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Pediatric Dentistry

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What are some dental considerations in managing pediatric patients with leukemia?

Commentary by Dr. Mike Casas, Sickkids Hospital, University of Toronto For children with leukemia, the oral cavity can be a source of bleeding and infection as a consequence of leukemia or the chemotherapy prescribed to treat it. Good oral health can mitigate the risks of leukemia and chemotherapy as well as improve oral comfort during therapy. Kholoud et al. recommend treating all teeth likely to produce complications 10-14 days prior to chemotherapy. Oncology teams are unlikely to wait to start chemotherapy until after the mouth is optimized. Improved outcomes for leukemia have been demonstrated for patients receiving expedited chemotherapy. It ...

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Do I have to treat a discoloured primary tooth?

When a primary tooth discolours and turns grayish, it is usually secondary to a traumatic episode. The discolouration indicates a necrotic pulp or that hemorrhaging has occurred and entered the dentinal tubules and can appear within a month of the original injury. The tooth may exhibit a light gray colour initially but may progressively darken. Occasionally, the tooth may present with a yellowish colour due to calcific degeneration of the pulpal tissues. Treatment of these teeth is not always indicated unless there is evidence of pathology. As such, appropriate examination and follow-up is necessary in these cases. Source: Dental Secrets, ...

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Are diastemas normal and when should I consider diastema closure?

Midline diastemas in the primary dentition are common. They are usually associated with a thick maxillary frenum attachment and do not warrant treatment. However, clinicians should appropriately assess large midline diastemas in the primary dentition to rule out the presence of supernumerary teeth. In the permanent dentition, maxillary central incisors erupt buccal to the primary centrals and their eruption often creates a midline space. However, as the lateral incisors erupt, the space tends to close and complete closure of this space occurs once the permanent canines erupt. If there is any remaining midline space, this can be addressed orthodontically or ...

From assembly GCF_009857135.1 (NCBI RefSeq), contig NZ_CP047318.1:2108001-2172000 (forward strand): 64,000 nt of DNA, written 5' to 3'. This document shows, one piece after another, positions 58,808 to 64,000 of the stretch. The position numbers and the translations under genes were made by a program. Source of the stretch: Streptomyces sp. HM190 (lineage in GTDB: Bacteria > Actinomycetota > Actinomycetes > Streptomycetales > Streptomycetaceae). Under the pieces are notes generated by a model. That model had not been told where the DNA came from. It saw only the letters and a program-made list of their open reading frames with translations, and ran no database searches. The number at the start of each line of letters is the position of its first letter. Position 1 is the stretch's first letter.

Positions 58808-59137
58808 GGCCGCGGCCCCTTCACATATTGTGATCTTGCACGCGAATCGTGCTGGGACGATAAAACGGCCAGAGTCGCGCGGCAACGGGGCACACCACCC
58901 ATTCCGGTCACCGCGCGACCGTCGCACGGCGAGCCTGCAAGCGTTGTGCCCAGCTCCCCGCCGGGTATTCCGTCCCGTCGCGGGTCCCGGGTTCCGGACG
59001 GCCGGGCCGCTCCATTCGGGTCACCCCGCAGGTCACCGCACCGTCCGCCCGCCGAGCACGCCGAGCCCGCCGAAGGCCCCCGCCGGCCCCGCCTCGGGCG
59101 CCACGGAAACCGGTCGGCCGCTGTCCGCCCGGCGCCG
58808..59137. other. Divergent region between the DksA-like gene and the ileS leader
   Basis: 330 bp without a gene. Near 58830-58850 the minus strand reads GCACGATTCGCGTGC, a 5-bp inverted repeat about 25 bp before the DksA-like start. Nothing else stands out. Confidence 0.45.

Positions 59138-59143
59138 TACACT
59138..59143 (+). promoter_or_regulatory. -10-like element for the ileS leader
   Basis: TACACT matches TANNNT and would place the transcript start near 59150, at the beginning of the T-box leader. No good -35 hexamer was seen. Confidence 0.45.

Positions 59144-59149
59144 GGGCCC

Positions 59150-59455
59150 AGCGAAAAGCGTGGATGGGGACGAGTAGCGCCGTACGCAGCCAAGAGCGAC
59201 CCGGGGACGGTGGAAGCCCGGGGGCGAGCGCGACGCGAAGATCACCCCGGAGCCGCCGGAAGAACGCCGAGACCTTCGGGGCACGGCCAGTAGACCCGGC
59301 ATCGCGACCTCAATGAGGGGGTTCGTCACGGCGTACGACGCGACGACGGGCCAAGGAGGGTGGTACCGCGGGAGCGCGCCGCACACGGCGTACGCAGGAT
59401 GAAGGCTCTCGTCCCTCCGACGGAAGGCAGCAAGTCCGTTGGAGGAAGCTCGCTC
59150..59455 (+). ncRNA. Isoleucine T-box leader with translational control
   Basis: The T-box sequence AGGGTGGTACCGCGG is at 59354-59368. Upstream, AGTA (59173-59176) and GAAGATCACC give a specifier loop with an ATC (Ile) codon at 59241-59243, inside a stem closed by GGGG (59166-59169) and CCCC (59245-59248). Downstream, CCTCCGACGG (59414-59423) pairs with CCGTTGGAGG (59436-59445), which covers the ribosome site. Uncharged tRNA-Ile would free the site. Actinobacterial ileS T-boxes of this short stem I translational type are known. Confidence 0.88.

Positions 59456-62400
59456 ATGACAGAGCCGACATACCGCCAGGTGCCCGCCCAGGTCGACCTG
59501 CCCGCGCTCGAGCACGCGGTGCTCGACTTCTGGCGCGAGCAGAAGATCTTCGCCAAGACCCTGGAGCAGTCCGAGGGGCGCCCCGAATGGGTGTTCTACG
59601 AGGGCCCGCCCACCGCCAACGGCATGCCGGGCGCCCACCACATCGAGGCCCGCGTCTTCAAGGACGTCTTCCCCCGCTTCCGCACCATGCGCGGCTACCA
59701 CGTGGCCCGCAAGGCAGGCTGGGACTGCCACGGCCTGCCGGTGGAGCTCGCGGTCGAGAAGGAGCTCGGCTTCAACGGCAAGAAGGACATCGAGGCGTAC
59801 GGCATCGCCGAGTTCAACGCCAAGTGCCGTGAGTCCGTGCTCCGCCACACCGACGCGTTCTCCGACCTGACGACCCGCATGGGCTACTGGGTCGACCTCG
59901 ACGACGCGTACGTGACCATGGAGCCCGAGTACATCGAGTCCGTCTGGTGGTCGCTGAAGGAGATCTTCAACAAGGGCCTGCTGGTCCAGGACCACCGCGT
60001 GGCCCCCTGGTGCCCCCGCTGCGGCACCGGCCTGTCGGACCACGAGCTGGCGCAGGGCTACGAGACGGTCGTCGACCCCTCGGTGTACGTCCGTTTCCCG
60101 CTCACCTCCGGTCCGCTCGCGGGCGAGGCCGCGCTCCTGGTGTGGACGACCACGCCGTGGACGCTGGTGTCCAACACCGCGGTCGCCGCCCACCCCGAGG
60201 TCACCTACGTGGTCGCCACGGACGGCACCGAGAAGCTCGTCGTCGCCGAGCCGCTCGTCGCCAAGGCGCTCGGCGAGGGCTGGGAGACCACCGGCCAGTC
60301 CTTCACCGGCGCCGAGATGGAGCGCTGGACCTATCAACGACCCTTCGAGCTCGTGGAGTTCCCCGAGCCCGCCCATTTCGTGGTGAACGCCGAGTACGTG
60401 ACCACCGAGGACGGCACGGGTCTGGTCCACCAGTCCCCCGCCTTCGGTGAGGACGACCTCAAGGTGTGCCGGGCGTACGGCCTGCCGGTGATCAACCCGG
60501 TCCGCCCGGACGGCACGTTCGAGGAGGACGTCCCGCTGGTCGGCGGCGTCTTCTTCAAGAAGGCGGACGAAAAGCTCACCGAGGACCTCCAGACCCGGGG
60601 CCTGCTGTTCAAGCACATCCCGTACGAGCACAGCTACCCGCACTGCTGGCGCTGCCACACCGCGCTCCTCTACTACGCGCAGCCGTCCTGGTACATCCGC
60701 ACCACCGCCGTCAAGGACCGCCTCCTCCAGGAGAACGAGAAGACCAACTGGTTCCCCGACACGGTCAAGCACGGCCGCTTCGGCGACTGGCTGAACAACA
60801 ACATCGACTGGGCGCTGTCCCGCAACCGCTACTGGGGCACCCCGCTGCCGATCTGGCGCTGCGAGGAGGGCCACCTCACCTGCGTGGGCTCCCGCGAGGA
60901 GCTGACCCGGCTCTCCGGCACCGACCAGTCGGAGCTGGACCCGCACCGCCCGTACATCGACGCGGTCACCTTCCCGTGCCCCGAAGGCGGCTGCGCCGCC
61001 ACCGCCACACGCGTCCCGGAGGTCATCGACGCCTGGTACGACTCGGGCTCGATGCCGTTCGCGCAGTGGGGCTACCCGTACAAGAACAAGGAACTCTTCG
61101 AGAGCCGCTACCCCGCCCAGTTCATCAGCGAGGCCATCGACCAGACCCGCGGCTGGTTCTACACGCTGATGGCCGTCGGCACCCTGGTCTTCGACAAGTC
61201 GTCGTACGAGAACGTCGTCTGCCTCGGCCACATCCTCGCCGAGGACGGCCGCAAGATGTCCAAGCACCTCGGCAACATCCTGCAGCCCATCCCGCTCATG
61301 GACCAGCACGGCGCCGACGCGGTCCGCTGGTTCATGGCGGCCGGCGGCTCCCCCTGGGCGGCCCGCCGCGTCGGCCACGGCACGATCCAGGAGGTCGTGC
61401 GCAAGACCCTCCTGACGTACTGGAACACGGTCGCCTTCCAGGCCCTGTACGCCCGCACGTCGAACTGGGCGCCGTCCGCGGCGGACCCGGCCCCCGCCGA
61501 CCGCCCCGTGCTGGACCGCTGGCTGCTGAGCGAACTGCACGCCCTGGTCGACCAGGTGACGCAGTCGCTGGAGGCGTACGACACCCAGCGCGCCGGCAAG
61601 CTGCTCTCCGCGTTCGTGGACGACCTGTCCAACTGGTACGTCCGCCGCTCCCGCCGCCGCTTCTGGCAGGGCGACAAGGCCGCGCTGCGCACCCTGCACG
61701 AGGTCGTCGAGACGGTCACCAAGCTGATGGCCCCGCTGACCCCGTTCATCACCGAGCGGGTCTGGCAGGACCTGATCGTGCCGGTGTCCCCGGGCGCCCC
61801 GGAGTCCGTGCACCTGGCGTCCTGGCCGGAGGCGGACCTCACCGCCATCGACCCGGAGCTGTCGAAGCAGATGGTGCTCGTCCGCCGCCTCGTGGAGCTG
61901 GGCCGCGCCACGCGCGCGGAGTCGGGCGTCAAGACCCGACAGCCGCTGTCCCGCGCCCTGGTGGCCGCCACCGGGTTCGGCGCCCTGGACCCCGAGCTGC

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Case Conference: How would you deal with a fearful child? Case Resolution

Drs. Christine Chambers and Ross Anderson joined Dr. John O’Keefe to present ideas about how to deal with children who are anxious and fearful of dental treatment.  Dr. Christine Chambers Dr. Christine Chambers is a clinical psychologist and Professor of Pediatrics and Psychology. Her research, based in the Centre for Pediatric Pain Research (IWK Health Centre), examines developmental, psychological, and social influences on children’s pain, with a focus on family factors in pediatric pain and pain measurement in children.     Dr. Ross Anderson Dr. Ross Anderson is Division Head / Assistant Professor in the Department of Dental Clinical Sciences, Division of ...

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Case Conference: How would you deal with a fearful child?

One of CDA Oasis priority topics for 2015 is communication and its role in the success of the dental practice. We are pleased to present a series of made-up scenarios related to various aspects of communication in the dental office. In the first phase of this case conference, we request that you provide your comments and feedback as to how you would handle such situation.  In the second phase of this case conference, Drs. Christine Chambers and Ross Anderson will respond to your comments and feedback and will present important information on how to deal with anxious children in the dental office.    ...

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Embracing the infant first visit – one GP dentist’s experience

By Dr. John O’Keefe When I sat in the waiting room at the office of Dr. Janet Leith of Ottawa for my recall visit recently, the first thing I noticed was the prominently featured CDA poster informing patients that her dental office encourages parents to bring their children for a first dental visit by age one. At the end of my visit, I sat and asked Janet  about when she had incorporated this approach into her practice, what trepidation she had prior to adopting it, how she used it as a practice building strategy and what sort of benefits she ...

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What should be included in an infant dental health program?

This information was adapted from Dental Secrtes, Elsevier, 2015. Download the Animated PowerPoint Presentation Download the PowerPoint Presentation (PDF)   Watch the video presentation Infant Dental Health Program from Canadian Dental Association on Vimeo.  

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What are non-nutritional sucking habits and what are the best interventions?

Non-nutritional sucking habits are learned patterns of muscular contraction. The most common types are: Finger habit Lip wetting or sucking Abnormal swallowing or tongue thrusting Abnormal muscular habits Sucking is the best-developed sensation avenue for an infant. Deprivation may cause an infant to suck on the thumb or finger for additional gratification. If a child stops non-nutritional sucking habits within his or her first 3 years of life, the damage usually is limited to the maxillary anterior segment and presents as an open bite. If the habit continues past 3 years, the damage may be long-lasting and detrimental to the developing dentoalveolar structures. After 4 ...

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